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Education

SLPS To Bring Younger Students Back To The Classroom, But Exactly How Still In Flux

Students, such as these at Ashland Elementary School in St. Louis, will need to maintain a lot more personal space than they did back on Jan. 7, 2020, if schools reopen in August.
File photo | Ryan Delaney
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St. Louis Public Radio
Students, such as these at Ashland Elementary School in north St. Louis, would be among those returning to St. Louis Public Schools this month. Students across the district can expect mandatory masks, small cohorts, less recess and dismissal one hour earlier.

St. Louis Public Schools will begin to welcome students back into the classroom starting Monday.

Pre-K through 2nd grade will return first, followed by students in the 3rd through 6th grades on Oct. 26. Those parents who don’t want to send their kids in-person can continue with virtual instruction, according to the district.

“The alignment of virtual and in-person schedules is challenging,” said SLPS Superintendent Kelvin Adams at the school board’s meeting Tuesday evening. “But it is important and can be worked out.”

Students can expect mandatory masks, small cohorts, less recess and dismissal will start one hour early.

For teachers, the picture becomes less clear.

Some teachers will be designated to just in-person instruction or just online. For those who have to teach students in the classroom and online at the same time, there are lots of logistical questions surrounding how they can interact with both groups.

The teachers’ union and the district are still trying to figure out the best way to manage the new, simultaneous learning environments.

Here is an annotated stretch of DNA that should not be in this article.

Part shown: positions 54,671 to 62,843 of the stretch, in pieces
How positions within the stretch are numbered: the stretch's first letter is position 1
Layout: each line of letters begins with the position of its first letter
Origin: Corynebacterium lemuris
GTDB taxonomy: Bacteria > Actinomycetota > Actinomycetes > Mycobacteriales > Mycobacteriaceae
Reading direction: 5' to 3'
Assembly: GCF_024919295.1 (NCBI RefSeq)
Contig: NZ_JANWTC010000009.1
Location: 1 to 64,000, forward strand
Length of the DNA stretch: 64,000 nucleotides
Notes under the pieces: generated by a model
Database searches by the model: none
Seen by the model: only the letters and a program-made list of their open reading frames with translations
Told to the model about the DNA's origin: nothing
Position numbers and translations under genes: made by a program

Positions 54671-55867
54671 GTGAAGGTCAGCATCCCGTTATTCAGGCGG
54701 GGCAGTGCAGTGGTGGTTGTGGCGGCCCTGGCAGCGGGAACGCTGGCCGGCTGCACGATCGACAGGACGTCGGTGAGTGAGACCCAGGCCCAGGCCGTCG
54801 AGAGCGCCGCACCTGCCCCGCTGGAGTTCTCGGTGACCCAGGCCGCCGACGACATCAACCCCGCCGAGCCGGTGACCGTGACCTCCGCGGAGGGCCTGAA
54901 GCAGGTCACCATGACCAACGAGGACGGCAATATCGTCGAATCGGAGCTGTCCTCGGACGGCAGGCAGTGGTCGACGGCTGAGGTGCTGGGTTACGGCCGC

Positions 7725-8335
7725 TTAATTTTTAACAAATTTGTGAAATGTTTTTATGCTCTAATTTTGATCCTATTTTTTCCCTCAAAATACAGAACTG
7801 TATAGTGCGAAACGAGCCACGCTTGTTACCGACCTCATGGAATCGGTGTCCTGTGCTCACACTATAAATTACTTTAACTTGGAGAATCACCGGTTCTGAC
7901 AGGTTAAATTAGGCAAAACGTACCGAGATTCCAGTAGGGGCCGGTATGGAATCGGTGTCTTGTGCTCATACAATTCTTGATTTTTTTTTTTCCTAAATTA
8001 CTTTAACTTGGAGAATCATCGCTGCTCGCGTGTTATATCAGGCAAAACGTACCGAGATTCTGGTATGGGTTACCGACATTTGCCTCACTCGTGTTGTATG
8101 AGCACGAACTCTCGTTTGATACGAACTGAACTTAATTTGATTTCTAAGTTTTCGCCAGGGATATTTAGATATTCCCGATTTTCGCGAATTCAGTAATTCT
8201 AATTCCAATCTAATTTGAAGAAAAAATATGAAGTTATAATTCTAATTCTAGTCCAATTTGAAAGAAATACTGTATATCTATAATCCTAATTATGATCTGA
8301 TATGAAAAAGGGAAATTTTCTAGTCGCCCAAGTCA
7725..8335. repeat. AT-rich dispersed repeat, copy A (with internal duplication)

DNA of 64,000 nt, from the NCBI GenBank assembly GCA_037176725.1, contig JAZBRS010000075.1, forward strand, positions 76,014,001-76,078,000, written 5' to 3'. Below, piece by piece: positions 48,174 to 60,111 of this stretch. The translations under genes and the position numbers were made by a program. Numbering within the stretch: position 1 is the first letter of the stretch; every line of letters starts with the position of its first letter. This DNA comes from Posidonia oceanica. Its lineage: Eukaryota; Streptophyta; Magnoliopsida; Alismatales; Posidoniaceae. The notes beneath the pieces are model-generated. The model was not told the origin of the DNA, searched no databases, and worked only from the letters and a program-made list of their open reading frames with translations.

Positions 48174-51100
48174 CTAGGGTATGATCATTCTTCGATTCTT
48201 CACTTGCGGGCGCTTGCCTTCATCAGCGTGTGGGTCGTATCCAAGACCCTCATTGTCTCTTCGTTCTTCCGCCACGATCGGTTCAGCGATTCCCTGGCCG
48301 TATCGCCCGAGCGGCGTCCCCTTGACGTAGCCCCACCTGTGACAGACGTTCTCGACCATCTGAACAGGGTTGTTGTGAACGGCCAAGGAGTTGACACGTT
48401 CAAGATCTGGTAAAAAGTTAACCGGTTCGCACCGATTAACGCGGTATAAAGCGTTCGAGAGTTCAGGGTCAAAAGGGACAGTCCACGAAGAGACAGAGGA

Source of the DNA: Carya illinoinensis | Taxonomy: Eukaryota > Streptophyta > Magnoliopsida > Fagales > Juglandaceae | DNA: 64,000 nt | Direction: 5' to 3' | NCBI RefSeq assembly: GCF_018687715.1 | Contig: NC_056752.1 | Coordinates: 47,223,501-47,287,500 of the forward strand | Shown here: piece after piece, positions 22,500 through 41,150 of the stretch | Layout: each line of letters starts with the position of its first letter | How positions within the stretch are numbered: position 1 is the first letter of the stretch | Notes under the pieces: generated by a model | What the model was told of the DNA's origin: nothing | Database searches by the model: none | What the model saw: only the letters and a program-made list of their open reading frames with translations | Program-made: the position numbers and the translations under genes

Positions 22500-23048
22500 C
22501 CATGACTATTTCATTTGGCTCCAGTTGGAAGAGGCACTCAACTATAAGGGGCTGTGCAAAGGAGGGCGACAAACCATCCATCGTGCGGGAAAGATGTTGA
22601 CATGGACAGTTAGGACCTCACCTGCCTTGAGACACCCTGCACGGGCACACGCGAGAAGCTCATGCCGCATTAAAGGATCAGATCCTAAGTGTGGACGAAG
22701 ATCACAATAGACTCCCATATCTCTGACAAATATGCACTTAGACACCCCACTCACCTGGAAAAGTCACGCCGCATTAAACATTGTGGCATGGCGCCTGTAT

“I know the clock is ticking,” said Ray Cummings, president of SLPS Teachers’ Union. “We have until Monday in order to get this done. If we have to work late hours, or whatever we have to do, in order to make sure that we can open safe.”

There is a general desire among parents for students to return.

Of the 6,000 pre-K to 2nd grade student families the district polled, 62% said they wanted in-person learning. But from school-to-school the numbers vary, with Gateway Michael Elementary School voting to come back at 34%, while Peabody Elementary School had the highest rate at 83%.

There was no poll done for teachers on whether or not they wanted to return. The district did ask for feedback, but not an explicit up or down vote on coming back to school.

And for some parents, teachers are a central piece of deciding to send their students back.

“I’m concerned about our teachers,” said Rachel Grand, an SLPS parent of a 4th grader at Mallinckrodt Academy of Gifted Instruction. “I’m concerned about us losing staff, I’m obviously concerned about their health. And that I think is the biggest issue for me, just supporting them.”

Grand said until the information coming from the district gets clearer, she doesn’t plan on sending her daughter back to school.

At the school board meeting, Dr. Adams said that all teachers will receive PPE kits and additional money will be spent on custodial services. But some details received pushback, like the possibility of teachers not having lunch breaks until the end of the day, as students will be mostly confined to their classrooms during lunch.

How the district will staff classrooms if a teacher gets sick also presented a wide range of variables.

SLPS is not the first district to attempt in-person learning this fall--some St. Louis County districts began the process last month.

The county said younger students, as opposed to their middle and high school counterparts, represented a much smaller fraction of coronavirus cases. They also appear to have a smaller risk of suffering from severe complications of COVID-19.

But, even while less common, research has shown that younger kids can catch and spread coronavirus without showing symptoms.

Emily Hubbard has four children enrolled in SLPS. She said she’s not sure about sending her kids back yet, not just because of the district’s policies, but the lack of a statewide mandate on masks and other mitigation tactics.

“If I could get a feeling that the populace as a whole was buying into best practices, then it would be a lot easier to send my kids back out into the mix,” she said.

Both Dr. Adams and union officials emphasized that the situation remains fluid. It’s impossible to know with certainty what the coming weeks will look like.

“I continue to remind people the virus is in control,” said Cummings, “We can have the best laid plans of men and women, but the virus doesn’t respect plans.”

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